The Left has lost its way over Libya By William Bowles

26 July 2011

In an essentially excellent piece Sarah Flounders ‘Libya: Demonization and Self-determination‘, near the beginning under the sub-head ‘What should be the response to this terror?’ she writes:

“Unfortunately, a minority of groups or individuals who present themselves as opponents of war spend more time cataloguing Gadhafi’s past real or alleged shortcomings than rallying people to respond to this criminal, all-out U.S. attack. Their influence would be small, except that it coincides with the opinions of the U.S. ruling class. Thus it is important to thoroughly answer their arguments.”

Then she writes:

“The response to this colonial war of aggression should be the same as the response to a racist mobilization, a racist lynch mob or a police attack on an oppressed community: Mobilize all possible forces to stand up to the crime and say “no!” Refuse to take part in the orchestrated campaign of vilification.

“This may not be an easy position to take. But it is essential to reject the racist political onslaught that accompanies the military onslaught.”

I get the impression that Sarah feels caught between a rock and an alleged leftie, else why say ‘This may not be an easy position to take’? Why is it not an easy position to take if it’s so clearly a imperialist and racist attack on a sovereign country? Flounders continues:

“Of course, such misguided groups are a small minority in the progressive movement. But there are those political organizations, which six months ago had not bothered to mention Libya, that now suddenly seek out respectable venues to add their own reasons that the dictator Gadhafi “must go” — an echo of the imperialist demand. Some even insist that in order to be part of the political discourse, every anti-war voice must first join in condemnation of Gadhafi.”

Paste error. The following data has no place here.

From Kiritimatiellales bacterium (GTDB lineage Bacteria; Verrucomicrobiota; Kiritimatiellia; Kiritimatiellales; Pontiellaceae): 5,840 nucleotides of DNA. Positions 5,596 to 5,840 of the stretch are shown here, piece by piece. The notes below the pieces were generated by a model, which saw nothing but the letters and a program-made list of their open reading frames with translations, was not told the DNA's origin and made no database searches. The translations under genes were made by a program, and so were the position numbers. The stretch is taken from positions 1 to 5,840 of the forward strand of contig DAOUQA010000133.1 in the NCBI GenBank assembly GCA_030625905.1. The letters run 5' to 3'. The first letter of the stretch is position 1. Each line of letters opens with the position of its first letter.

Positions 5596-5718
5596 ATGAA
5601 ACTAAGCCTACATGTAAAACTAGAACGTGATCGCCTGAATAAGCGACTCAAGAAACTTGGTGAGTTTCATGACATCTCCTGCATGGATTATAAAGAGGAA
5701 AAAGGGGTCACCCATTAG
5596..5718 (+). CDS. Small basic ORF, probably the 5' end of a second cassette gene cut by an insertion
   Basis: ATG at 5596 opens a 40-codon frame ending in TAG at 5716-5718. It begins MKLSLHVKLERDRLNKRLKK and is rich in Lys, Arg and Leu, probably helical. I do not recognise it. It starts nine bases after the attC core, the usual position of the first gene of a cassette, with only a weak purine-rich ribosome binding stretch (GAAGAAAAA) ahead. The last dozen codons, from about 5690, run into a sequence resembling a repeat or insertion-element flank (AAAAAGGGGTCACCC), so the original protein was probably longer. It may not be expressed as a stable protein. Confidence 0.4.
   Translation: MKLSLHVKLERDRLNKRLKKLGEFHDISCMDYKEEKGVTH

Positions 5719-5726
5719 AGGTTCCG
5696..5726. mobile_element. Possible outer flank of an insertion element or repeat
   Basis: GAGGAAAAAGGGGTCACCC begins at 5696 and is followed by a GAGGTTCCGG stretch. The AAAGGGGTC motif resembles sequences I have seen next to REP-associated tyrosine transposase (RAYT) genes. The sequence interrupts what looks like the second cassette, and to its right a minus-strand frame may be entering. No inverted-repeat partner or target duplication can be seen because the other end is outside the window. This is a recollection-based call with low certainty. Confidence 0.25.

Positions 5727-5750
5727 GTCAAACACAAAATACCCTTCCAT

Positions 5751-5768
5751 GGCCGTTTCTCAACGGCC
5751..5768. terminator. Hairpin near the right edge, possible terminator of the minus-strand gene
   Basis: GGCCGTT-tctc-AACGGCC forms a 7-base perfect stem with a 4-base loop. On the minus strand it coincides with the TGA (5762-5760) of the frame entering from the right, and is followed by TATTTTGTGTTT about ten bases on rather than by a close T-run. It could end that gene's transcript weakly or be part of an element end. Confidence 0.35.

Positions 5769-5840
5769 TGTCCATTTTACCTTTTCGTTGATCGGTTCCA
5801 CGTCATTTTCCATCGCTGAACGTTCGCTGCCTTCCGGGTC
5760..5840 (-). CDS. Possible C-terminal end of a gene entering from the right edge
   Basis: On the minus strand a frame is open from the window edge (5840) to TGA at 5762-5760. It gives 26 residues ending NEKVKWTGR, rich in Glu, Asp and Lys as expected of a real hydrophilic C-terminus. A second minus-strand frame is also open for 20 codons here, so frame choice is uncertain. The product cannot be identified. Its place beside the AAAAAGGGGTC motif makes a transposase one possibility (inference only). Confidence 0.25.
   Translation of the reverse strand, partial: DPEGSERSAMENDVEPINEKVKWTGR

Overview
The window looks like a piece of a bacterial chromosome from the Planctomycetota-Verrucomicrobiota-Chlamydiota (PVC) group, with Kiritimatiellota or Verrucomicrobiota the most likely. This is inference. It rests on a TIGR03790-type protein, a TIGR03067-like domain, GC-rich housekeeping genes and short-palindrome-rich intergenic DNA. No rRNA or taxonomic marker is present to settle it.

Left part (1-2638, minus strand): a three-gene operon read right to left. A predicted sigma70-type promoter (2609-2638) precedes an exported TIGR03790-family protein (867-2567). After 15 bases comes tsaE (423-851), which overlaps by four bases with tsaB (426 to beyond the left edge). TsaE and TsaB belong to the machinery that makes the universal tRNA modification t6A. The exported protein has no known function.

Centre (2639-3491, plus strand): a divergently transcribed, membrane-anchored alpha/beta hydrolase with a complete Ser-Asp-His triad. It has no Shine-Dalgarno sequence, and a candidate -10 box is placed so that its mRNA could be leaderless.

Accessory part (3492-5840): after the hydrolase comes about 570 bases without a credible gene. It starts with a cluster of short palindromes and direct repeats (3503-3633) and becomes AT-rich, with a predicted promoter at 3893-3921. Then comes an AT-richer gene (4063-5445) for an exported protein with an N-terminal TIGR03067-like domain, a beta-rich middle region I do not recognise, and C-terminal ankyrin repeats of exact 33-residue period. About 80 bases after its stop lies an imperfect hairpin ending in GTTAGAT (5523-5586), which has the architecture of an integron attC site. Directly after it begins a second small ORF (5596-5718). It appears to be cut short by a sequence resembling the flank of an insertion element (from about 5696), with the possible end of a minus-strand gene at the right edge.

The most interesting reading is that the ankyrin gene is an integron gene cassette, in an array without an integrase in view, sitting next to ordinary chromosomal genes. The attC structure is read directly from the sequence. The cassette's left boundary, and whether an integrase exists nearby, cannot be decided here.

But nowhere do I find Flounders asking the question why? And it’s not merely “misguided groups [who] are a small minority” who fell (again) into the Imperial trap. We saw the same ‘misguided minority’ do it over Yugoslavia and Kosovo. At the the end of the 60s it was Nigeria and the Biafra War (over oil of course with surprise-surprise, Shell, at the centre of it).

But why is the ‘misguided minority’ even regarded as being a part of a (real) left in the West? Or does it reflect a general loss of direction, even motivation for wanting real change within what’s left of the left?

I think it’s time to take a look at the timeline of the latest barbarian attack on the defenceless of the world. I think it reveals far more about how the left in the West operates, what are its motivations, than it does about the aims of the Empire (which should surely by now be apparent even to a reluctant leftie).

First, the ‘Arab Spring’ which was in fact an ‘African Spring’ as it kicked off in Tunisia then spread to Egypt. But this is par for the course. It used to be that all of Africa was actually in Africa but in the 19th century the Western colonialists starting moving things around a bit and all of a sudden, Egypt was an Arab country, as was Algeria, indeed all of the Mahgreb.

We see the same sleight of hand used in the Sudan (now successfully partitioned, eg Balkanized), whereby the country is split between the ‘Arab’ North and the Christian and ‘Black’ South. But they are all Africans in Africa! Most African countries had their current boundaries decided not by them but by their Western colonizers. Most didn’t even exist within their current boundaries before they were colonized and then successfully neo-colonized.

In any case, the popular insurrections in Africa and the Middle East were the setting, the context for what was in Libya, clearly an attempted coup masquerading as a popular insurrection carried along on the wave of the ‘Arab Spring’. This is where it gets interesting.